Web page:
HRDC accuses Salima Sugar of illegally sending millions of dollars to India


The Human Rights Defenders Coalition (HRDC) has accused Salima Sugar Company (SCC) of corrupt practices, tax evasion and illegally sending millions of dollars to India.

According to a letter signed by HRDC Chairperson Gift Trapence and addressed to Anti-Corruption Bureau (ACB), the company sends millions of dollars to India on the pretext of procuring materials as the raw materials are also procured using inflated prices.

Malawi Government holds 40% shareholding in SSC and on the strength of this shareholding, Malawi Government guaranteed a loan of US$18 million from EDF and another loan worth US$6 million from CDH Bank.

According to the HRDC, the transactions were done during the time of Democratic Progressive Party (DPP) Government.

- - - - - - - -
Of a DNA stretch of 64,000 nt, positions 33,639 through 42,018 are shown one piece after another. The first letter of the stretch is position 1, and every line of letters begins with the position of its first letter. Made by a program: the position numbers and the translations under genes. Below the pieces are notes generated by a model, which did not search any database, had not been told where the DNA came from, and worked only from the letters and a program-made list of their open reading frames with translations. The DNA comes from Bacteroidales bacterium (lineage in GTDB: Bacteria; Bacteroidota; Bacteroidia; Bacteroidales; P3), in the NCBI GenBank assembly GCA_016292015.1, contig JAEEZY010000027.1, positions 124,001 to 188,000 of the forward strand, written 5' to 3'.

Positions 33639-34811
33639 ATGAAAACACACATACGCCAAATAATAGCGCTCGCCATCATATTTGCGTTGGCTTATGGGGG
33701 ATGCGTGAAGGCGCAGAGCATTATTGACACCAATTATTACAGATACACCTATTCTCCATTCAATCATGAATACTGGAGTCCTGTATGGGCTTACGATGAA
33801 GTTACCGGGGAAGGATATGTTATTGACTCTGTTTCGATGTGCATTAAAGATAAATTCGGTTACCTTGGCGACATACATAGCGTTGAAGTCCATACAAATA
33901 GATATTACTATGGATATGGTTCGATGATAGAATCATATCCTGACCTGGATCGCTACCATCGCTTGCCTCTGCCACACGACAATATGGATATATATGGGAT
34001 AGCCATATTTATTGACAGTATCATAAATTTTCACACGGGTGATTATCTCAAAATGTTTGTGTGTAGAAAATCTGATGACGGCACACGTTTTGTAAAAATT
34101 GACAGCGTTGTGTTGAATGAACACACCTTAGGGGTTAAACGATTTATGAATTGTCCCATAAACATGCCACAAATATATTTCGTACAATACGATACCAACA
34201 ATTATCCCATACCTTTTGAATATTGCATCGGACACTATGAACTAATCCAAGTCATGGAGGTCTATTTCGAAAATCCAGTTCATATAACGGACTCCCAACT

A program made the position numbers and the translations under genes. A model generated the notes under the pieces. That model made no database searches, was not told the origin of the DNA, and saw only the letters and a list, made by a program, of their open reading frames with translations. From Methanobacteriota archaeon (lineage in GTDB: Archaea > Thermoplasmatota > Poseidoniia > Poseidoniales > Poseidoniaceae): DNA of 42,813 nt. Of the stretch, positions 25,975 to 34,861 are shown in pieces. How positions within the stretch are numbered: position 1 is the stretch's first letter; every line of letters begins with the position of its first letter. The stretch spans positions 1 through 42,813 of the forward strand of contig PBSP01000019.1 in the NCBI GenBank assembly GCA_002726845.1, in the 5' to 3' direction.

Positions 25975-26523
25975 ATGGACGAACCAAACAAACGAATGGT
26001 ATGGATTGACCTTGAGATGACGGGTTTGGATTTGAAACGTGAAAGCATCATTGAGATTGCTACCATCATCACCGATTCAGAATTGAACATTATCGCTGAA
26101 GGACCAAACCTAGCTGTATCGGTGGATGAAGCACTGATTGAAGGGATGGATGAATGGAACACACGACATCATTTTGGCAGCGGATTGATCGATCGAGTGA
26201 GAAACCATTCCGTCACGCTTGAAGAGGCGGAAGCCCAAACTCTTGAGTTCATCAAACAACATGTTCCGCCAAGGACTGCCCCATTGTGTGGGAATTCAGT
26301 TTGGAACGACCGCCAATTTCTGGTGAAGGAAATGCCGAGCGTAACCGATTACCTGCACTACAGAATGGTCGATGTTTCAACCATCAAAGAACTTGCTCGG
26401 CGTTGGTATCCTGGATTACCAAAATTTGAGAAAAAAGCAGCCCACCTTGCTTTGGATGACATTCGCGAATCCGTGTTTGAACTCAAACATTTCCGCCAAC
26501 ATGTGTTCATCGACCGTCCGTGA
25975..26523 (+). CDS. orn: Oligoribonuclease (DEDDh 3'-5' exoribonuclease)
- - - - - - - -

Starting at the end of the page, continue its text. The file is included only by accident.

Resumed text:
“Further, it is alleged that the company is under an obligation to remit 12 million shares to Malawi government but it has not done so until now.

“It is further alleged that the company does not release financial statements and does not remit dividends to the Malawi Government,” Trapence explained in the letter.

On transfer pricing, HRDC said   SSC is licenced to produce brown sugar only and that the company illegally imports white sugar from Tanzania which is then repackaged for sale.

On allegations of Tax Evasion, the letter explained that SSC has not been paying tax for the past five years with the help of some MRA officers during the DPP regime.

Salima Sugar Company has also been accused of sidelining local farmers.

“It is alleged that SSC was supposed to be buying sugarcane from local farmers in Salima.  However, it is alleged that SSC has been    buying sugarcane from politicians and senior public officers who are decision makers in matters affecting SSC,” the HRDC said in its letter.

The HRDC went on to say that because of that, the decision makers do not act on SSC’s malfeasance such that poor farmers were removed from the SSC land and have never been compensated.

Salima Sugar Company is owned by the Malawi Government (40 percent) and Aum Sugar Company of India (60 percent.)